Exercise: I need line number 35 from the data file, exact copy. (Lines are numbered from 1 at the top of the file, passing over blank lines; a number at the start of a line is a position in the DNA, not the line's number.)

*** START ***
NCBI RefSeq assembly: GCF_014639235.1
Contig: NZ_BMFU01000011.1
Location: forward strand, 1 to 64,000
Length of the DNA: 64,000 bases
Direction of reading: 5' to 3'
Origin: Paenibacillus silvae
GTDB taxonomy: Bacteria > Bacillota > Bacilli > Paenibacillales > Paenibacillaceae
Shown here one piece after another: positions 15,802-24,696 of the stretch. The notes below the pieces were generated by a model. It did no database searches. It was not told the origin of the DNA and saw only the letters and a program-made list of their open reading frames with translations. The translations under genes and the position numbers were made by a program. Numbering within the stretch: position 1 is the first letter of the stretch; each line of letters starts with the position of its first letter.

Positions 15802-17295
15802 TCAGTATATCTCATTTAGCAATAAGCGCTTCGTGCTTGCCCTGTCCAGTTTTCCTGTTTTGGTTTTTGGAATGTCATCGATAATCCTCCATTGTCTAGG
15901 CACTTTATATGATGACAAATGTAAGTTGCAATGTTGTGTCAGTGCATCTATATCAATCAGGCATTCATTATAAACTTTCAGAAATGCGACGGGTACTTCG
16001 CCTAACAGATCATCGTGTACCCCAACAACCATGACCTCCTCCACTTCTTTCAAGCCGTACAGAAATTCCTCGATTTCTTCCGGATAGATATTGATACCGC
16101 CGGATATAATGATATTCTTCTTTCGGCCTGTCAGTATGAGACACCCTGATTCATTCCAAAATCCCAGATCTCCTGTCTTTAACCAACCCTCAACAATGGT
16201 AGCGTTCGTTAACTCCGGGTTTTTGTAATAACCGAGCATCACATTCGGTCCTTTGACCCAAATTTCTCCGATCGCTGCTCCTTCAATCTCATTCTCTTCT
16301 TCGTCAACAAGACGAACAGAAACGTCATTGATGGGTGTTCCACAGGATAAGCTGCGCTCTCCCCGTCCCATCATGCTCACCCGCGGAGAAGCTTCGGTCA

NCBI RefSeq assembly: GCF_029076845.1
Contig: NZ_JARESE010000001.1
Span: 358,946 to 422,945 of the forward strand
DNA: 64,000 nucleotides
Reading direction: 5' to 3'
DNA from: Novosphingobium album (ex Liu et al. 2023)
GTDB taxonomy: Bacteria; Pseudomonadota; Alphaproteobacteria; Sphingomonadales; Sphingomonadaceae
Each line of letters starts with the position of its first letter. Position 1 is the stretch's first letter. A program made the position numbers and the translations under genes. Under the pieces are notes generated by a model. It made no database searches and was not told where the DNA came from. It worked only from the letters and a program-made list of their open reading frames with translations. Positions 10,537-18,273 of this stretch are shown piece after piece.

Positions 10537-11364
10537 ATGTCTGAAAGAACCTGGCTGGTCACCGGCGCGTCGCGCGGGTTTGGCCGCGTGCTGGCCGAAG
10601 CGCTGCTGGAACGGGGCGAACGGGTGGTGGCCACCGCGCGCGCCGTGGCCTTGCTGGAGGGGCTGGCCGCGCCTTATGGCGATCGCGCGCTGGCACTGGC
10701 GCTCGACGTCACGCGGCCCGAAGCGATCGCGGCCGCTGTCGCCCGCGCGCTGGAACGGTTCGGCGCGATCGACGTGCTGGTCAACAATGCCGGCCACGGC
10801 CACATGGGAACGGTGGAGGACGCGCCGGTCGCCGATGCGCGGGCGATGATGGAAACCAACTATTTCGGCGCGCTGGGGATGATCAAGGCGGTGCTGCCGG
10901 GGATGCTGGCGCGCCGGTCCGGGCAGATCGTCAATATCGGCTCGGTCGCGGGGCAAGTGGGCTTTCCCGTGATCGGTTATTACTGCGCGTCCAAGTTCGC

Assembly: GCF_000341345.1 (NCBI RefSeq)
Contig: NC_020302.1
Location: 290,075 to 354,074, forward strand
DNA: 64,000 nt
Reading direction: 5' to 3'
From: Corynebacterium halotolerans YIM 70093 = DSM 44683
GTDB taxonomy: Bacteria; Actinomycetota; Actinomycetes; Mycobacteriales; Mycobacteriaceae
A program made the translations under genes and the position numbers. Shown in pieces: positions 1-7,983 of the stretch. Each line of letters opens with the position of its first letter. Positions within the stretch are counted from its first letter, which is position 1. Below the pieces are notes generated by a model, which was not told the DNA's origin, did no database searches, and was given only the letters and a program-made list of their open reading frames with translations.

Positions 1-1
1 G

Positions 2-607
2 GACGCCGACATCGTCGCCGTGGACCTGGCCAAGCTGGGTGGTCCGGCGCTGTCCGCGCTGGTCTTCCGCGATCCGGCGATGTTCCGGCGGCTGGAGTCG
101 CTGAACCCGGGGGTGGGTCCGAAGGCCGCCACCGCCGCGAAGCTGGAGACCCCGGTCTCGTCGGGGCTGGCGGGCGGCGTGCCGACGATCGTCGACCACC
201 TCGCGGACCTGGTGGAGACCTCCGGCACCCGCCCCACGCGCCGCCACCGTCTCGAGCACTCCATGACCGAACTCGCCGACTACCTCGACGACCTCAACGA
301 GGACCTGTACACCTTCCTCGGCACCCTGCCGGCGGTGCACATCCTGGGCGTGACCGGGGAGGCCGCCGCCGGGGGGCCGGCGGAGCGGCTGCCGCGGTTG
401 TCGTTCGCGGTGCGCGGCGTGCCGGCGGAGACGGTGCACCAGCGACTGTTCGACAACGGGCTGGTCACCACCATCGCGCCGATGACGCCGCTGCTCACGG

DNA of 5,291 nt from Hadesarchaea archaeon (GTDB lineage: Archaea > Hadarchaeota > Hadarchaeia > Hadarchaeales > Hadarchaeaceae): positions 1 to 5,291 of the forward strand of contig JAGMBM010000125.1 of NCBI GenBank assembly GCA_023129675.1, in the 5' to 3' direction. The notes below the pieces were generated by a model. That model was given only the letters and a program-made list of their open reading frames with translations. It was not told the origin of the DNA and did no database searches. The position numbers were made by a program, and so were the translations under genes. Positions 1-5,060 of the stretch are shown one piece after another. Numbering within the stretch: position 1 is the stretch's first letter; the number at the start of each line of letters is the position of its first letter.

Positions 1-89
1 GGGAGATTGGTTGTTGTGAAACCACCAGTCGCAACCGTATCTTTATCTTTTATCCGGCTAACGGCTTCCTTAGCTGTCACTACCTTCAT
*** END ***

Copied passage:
From: Corynebacterium halotolerans YIM 70093 = DSM 44683